Tonnmharcaíocht

An interesting word I heard yesterday on Raidió na Gaeltachta was tonnmharcaíocht or surfing – literally “wave riding”. I hadn’t heard it before, but was able to work out the meaning from its component words. Another word for this kind of surfing is tonnscinneadh (wave glancing / skimming). Surfing the internet is scimeáil ar an Idirlíon, and sciméail also means to skim (milk).

Words related to marcaíocht (riding, to ride / drive / lift), include marcach (rider / horseman), marcaigh (to ride) and marcshlua (cavalry). The root of these is marc, the Old Irish word for horse, which is related to the Welsh march, the Cornish margh, and the Breton marc’h, all of which mean stallion.

The words for mare in Old High German (marah), Norse (marr), and Anglo-Saxon (mearh) as well as the English words mare and marshal are also related and can be traced back to the Proto-Indo-European *mark (horse).

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This entry was posted in Breton, Cornish, Etymology, Irish, Language, Welsh, Words and phrases.

11 Responses to Tonnmharcaíocht

  1. Yenlit says:

    How conservative is Irish Gaelic – do view prefer neologism than borrowing from English?

  2. Yenlit says:

    That should be “do they prefer…”

  3. Simon says:

    The impression I have is that native speakers of Irish in the Gaeltachtaí borrow freely from English, while second language speakers and native speakers who have been to college or university might prefer to coin words from Irish roots rather than borrow English ones.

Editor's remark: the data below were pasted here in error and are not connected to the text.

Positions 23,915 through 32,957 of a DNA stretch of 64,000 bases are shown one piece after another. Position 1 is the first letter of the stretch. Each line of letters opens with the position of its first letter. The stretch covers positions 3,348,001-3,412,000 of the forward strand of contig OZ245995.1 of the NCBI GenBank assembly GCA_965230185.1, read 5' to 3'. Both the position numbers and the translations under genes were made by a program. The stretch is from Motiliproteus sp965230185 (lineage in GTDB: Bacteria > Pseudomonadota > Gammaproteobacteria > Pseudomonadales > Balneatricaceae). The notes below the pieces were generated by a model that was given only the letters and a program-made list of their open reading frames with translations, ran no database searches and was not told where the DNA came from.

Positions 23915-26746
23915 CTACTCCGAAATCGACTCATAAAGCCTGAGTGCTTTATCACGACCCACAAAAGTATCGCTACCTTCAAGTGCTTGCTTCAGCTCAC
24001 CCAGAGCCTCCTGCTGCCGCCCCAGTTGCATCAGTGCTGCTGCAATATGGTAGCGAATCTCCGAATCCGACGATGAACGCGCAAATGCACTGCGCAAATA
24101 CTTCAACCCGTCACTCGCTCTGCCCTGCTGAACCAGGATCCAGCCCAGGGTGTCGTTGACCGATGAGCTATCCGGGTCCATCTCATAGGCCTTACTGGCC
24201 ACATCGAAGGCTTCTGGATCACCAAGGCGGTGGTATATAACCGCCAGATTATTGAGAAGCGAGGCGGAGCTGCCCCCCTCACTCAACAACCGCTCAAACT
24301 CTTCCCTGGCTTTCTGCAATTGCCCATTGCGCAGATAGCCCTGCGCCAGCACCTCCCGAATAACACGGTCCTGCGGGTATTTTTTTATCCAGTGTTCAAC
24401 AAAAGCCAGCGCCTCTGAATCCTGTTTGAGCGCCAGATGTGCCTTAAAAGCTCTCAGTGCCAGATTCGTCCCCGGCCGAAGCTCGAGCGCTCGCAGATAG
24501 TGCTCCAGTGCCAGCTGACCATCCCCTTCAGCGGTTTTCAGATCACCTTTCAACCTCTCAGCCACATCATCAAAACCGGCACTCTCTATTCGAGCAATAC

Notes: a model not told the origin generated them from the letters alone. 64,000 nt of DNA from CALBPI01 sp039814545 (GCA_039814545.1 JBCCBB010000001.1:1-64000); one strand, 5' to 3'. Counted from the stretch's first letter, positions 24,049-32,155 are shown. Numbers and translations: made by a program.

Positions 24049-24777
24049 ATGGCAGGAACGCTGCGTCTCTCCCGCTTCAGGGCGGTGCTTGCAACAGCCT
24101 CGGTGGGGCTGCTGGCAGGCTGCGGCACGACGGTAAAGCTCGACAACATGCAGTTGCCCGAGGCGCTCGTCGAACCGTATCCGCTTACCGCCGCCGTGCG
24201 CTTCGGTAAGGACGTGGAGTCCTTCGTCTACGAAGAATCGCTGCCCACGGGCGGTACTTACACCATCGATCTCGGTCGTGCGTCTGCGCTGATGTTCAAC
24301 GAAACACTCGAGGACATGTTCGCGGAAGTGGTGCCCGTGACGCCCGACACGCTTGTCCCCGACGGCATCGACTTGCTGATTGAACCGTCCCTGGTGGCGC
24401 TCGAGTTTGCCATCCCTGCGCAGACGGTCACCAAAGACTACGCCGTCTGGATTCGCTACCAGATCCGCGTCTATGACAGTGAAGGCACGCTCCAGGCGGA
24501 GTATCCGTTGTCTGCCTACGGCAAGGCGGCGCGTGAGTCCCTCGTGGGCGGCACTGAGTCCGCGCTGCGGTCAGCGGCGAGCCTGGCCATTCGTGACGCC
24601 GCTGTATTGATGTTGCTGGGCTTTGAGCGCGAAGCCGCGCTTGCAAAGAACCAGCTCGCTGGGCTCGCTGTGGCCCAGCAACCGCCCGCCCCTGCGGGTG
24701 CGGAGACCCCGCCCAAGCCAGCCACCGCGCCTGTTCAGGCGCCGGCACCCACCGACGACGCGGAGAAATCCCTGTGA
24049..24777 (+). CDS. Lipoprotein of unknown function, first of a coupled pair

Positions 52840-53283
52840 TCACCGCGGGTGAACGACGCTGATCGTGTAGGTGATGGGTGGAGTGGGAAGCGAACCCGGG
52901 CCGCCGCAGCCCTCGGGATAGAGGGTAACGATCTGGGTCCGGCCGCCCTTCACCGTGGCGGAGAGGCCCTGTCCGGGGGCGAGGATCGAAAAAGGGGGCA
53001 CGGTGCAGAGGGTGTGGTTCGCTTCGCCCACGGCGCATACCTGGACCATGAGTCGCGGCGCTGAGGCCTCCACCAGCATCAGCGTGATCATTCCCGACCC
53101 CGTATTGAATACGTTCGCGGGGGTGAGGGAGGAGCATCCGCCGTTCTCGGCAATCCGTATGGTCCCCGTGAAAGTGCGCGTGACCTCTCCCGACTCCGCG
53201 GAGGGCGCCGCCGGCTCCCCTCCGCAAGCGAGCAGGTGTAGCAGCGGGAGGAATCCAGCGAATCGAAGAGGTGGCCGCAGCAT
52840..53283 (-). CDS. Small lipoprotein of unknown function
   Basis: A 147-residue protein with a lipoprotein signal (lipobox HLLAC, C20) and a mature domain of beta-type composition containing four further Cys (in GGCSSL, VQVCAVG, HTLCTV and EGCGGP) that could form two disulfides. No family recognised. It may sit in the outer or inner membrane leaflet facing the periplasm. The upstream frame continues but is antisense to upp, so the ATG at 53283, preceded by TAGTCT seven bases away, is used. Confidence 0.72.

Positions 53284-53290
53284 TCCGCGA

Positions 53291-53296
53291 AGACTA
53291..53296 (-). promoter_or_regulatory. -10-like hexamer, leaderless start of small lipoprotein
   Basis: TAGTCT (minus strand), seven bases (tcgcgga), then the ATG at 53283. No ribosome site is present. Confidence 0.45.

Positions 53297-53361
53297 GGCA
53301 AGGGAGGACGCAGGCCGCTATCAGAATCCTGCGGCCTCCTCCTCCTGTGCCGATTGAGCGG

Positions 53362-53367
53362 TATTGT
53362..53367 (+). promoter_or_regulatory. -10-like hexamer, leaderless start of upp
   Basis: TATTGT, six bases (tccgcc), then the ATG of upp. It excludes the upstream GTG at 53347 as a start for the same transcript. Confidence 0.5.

The situation is similar in Wales – university-educated Welsh speakers tend to use relatively few English loanwords in their Welsh. For example, the formal word for computer is cyfrifiadur, while the colloquial word is compiwtr or cympiwtr.

  4. prase says:

    Probable typo: “the Old Irish word for house” should be “for horse”.

  5. Jim Morrison says:

    I know that a lot of Catalan speakers use a fair few Spanish words. Sometimes they don’t even realise that these words are Spanish and not Catalan. I suppose this is because these two languages are fairly close to each other.

  6. Yenlit says:

    There are lots of ‘Wenglish’ words I personally try to avoid ie. pwrpas “purpose” and plismon “policeman” etc. What about Breton over borrowings between Welsh, French or even English?